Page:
Foreign investors in China are increasingly becoming multiple investors in a number of wholly-owned subsidiaries or joint ventures – collectively called foreign investment enterprises (FIEs). As they do so, they are having to consider more complex ownership structures.
Having a single foreign owner of all FIEs may be attractive if the investor anticipates ploughing back Chinese-taxed profits from one FIE into another. The investor will then qualify for a relief under which 40"per cent of the Chinese tax underlying the reinvested dividend (100 per cent for high technology ventures) will be refunded. This relief would not be available if the dividends were paid to one overseas company and reinvested by another.
However, this relief may be of little value given the tax holidays in China. The investor often prefers to hold each FIE through a separate overseas subsidiary, to make divestment by selling its subsidiary more straightforward. This avoids both the need to renegotiate joint venture contracts for a change in foreign investor and the 20 per cent Chinese tax withheld from capital gains on the sale of its FIE.
Chinese holding company
There are size criteria to be satisfied before a foreign investor can form a holding company in China, such as the US$30m investment requirement. However, having satisfied these criteria, and contrary to the position in many other countries, there are no local tax advantages in doing so. There is no general system of tax consolidation in China to offset profits and losses and the use of a holding company tends to increase taxes. If, for example, the holding company provides common services to its subsidiaries and recharges costs, this will be subject to five per cent business tax, which is not refundable to the subsidiary. US investors may derive some US tax benefits from use of the holding company due to their domestic laws relating to controlled foreign companies.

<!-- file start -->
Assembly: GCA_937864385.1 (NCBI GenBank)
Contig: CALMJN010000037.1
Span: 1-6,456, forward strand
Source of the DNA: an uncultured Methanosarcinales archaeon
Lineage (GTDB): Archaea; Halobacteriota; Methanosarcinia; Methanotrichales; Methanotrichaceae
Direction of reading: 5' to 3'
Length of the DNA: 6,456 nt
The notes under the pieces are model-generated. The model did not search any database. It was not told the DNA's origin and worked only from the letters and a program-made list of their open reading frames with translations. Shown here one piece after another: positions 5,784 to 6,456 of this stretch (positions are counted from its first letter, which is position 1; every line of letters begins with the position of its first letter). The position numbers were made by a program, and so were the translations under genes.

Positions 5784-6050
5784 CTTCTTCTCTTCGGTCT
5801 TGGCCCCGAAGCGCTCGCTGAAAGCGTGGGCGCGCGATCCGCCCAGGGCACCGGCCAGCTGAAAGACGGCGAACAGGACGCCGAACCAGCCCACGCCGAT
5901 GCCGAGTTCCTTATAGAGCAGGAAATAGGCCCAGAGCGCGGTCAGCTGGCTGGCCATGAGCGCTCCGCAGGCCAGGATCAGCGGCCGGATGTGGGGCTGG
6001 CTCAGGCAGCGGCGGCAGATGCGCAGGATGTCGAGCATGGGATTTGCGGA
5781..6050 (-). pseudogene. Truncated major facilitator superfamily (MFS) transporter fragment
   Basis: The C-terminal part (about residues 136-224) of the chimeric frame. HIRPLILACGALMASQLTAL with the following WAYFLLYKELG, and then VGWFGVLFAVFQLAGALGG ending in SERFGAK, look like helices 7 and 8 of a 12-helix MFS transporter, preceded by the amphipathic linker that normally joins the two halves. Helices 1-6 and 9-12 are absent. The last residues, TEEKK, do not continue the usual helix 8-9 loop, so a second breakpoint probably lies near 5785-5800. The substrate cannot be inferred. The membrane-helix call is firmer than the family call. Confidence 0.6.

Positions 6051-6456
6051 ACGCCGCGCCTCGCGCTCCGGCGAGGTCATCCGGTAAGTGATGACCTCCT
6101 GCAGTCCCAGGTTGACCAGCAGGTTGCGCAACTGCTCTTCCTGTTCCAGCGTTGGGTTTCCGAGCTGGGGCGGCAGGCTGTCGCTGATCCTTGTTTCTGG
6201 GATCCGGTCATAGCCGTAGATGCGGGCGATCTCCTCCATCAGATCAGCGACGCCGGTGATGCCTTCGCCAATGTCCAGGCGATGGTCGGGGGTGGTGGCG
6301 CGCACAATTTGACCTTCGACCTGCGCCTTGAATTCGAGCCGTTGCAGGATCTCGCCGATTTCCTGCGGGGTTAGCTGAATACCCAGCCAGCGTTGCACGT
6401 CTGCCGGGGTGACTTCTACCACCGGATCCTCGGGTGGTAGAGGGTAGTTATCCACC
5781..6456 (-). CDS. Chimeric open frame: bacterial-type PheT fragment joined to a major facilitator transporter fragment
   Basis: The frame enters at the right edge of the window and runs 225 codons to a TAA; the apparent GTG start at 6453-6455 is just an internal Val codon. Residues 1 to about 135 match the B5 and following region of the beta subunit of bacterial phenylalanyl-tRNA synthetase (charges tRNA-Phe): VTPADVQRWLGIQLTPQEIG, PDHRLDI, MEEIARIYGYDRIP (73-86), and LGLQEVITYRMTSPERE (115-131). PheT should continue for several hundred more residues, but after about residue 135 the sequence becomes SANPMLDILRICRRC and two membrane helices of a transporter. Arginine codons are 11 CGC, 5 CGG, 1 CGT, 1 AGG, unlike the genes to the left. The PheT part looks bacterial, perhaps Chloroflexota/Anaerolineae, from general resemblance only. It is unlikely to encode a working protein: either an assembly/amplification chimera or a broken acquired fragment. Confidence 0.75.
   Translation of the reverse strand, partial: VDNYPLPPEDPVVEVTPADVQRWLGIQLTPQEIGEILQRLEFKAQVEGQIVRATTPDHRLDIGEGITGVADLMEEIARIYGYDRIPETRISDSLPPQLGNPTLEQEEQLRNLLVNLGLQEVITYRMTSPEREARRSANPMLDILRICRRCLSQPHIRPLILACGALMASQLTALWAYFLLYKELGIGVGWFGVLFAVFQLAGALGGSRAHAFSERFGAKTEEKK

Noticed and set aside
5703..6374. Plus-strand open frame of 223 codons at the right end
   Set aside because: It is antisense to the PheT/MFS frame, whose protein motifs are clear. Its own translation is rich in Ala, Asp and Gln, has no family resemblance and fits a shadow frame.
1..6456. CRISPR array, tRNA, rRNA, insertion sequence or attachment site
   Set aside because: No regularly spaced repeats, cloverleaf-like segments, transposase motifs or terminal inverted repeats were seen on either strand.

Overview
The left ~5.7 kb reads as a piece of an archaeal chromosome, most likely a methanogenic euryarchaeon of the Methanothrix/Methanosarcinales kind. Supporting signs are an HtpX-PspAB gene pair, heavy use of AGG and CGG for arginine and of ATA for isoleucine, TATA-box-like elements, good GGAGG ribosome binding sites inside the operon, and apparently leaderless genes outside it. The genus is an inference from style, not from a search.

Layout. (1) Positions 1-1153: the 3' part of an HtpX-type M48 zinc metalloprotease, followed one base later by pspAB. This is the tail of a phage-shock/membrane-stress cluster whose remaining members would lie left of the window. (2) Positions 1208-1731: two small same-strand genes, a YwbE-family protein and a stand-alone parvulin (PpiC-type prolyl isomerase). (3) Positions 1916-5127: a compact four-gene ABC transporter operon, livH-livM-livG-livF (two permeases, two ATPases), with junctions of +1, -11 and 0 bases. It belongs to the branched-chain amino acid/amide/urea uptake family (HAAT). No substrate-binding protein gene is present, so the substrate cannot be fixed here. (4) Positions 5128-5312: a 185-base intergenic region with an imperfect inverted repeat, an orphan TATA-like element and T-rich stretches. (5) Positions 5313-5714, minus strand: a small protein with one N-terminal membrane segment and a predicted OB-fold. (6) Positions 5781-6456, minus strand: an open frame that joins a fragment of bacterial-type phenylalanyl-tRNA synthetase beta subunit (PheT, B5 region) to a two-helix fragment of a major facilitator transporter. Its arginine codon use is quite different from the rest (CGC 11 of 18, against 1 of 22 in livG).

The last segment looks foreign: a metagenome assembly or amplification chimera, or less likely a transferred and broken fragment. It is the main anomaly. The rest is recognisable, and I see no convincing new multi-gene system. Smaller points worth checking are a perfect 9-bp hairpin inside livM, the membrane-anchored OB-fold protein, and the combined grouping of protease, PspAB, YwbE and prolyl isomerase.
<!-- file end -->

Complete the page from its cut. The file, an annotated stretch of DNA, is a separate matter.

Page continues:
Although there may be some other advantages of holding companies, due to the size criteria they seem to be used mainly to demonstrate commitment to the China market on behalf of the foreign investor – a status symbol.
Location of investor
Investors may wish to reduce withholding taxes levied on payments made outside China by locating the group's direct investor in a country with which China has negotiated one of its 40 or more double taxation treaties. China does not currently levy withholding tax on dividends paid to an investor in an FIE, but the normal 20 per cent withholding tax rate on interest, royalties and technical assistance fees is reduced, usually to 10 per cent under these treaties. Reduction of its tax on capital gains on divestment is, however, very rare. It is relieved completely, in practice, in only two treaties usable for tax planning – Mauritius and Switzerland. Mauritius, due to the simplicity of its tax and company law system for foreign investors, is now popular.
If the investor uses different group companies to own each FIE and is not therefore concerned about Chinese tax on capital gains, a common location, particularly with Hong Kong investors is the British Virgin Islands, used for simplicity and familiarity. However, as BVI is not party to any double tax treaties, loans to and licensing of the FIE would need to be structured through other parts of the group, so interest and royalties did not suffer 20 per cent withholding tax.
International tax aspects of structuring investments into China will be considered in a later article.
This update is prepared by Charles Norris, Ernst & Young China Liaison Partner, in the UK using information provided by Ernst & Young offices in China and Hong Kong. For more information, please contact Charles Norris on (44) 171 931 4147 or Alfred Shum, Executive Partner of Ernst & Young's China division in Hong Kong on (852) 2846 9959.